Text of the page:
Running Cloud-Free Social Software - dummies

Running Cloud-Free Social Software

By David F. Carr

Running business software in the cloud is still a relatively new phenomenon for many established businesses, but what if you prefer to run enterprise software the old fashioned way? What if you would rather license the software and install it on your own servers in your own data center — or at least, on your own dedicated server in a contract data center?

The advantage is control. You control the upgrade schedule in a way cloud software providers make impossible by design. One of the ways Yammer simplifies its operations and keeps its costs down is by making sure every customer gets the same version of the software. Release schedules are often staggered over a few weeks.

Large customers may have the flexibility to request whether they will be among the first or the last to get an update, but everyone gets it in short order. That’s a break from the tradition of allowing time for the enterprise IT organization to do its own testing on a new software release before deploying it to end users. It’s also unacceptable to some conservative enterprises who don’t want new features sprung on them.

Having the software running in your own data center also opens up possibilities for enterprise application integration that might be difficult to achieve (or raise too many security issues) if the cloud software were remote. If the software doesn’t look or act quite the way you want, you may be able to customize it with your own programming code or run your own scripts against the underlying database.

There are trade-offs to this, too. The fancier you get with integrations and customizations, the greater the need to do testing whenever there is an upgrade to the underlying software, to make sure it doesn’t break your integrations and customizations.

The decision to run social collaboration on premises or in dedicated hosting rules out some options such as Yammer, Chatter, and Podio that are available as cloud services only. In contrast, the providers of on premises software usually offer a cloud hosting option for the same product or a related version.

Popular options for on premises social collaboration include:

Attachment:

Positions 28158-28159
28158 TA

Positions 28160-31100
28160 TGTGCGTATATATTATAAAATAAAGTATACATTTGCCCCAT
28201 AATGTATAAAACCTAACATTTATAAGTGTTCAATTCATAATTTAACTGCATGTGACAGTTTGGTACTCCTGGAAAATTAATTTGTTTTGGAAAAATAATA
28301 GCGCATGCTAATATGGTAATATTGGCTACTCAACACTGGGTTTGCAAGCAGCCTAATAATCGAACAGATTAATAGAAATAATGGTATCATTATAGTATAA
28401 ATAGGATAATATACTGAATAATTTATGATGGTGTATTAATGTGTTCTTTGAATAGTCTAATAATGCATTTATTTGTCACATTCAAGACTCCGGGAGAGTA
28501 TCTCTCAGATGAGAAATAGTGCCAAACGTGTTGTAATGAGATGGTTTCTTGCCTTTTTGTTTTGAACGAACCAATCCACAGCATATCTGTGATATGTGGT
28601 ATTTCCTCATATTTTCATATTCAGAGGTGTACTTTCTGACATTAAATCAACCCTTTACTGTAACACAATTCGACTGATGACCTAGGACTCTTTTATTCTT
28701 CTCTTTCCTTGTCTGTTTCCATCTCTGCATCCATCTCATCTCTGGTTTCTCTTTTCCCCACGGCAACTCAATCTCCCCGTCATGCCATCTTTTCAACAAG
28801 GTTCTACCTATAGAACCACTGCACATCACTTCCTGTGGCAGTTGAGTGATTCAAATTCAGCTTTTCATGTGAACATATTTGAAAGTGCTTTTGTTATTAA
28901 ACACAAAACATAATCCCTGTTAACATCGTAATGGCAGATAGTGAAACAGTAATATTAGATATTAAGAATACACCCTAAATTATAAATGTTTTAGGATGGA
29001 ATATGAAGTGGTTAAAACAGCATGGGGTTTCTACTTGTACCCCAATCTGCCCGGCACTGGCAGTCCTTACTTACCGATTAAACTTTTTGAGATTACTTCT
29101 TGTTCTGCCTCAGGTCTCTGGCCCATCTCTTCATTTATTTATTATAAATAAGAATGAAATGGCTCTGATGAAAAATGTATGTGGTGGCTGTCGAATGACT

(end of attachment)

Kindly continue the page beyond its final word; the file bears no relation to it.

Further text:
• SharePoint-based solutions, such as NewsGator Social Sites or BlueRooster Sepulveda: SharePoint 2013 itself offers a more complete set of social features than any previous release of the collaboration platform, but since acquiring Yammer, Microsoft seems more interested in developing social collaboration features on that platform, in the cloud.

  • Java-based social platforms, such as Jive and IBM Connections: These are big enterprise favorites, particularly in enterprises with a bias toward Java and Unix or Linux as a web application architecture.

  • Smaller players who find offering an on premises option to be a selling point: This includes Atlassian Confluence, TeamSite, Telligent, and Tibco Tibbr.

  • Appliance options: Instead of a traditional software installation, Socialcast and Socialtext offer the option of running an image of their cloud software locally, on a virtual appliance. By designing their software to run on a virtualization platform such as VMware vSphere, these vendors avoid some of the complexities of supporting different operating systems and server hardware.

  • Open source software, such as Drupal, Liferay, or eXo Platform: Highly customizable and available to download and try for free on your own equipment. Businesses who make serious investments in using these platforms typically find it wise to purchase a support contract from a company that backs the software.

Hosting your own social collaboration network is arguably more work, given that social collaboration software and the cloud tend to be a good match. However, if self hosting is a better match for your requirements and you are willing to do the work, it is a fine option. For organizations that rank security and control paramount, it is the only acceptable option.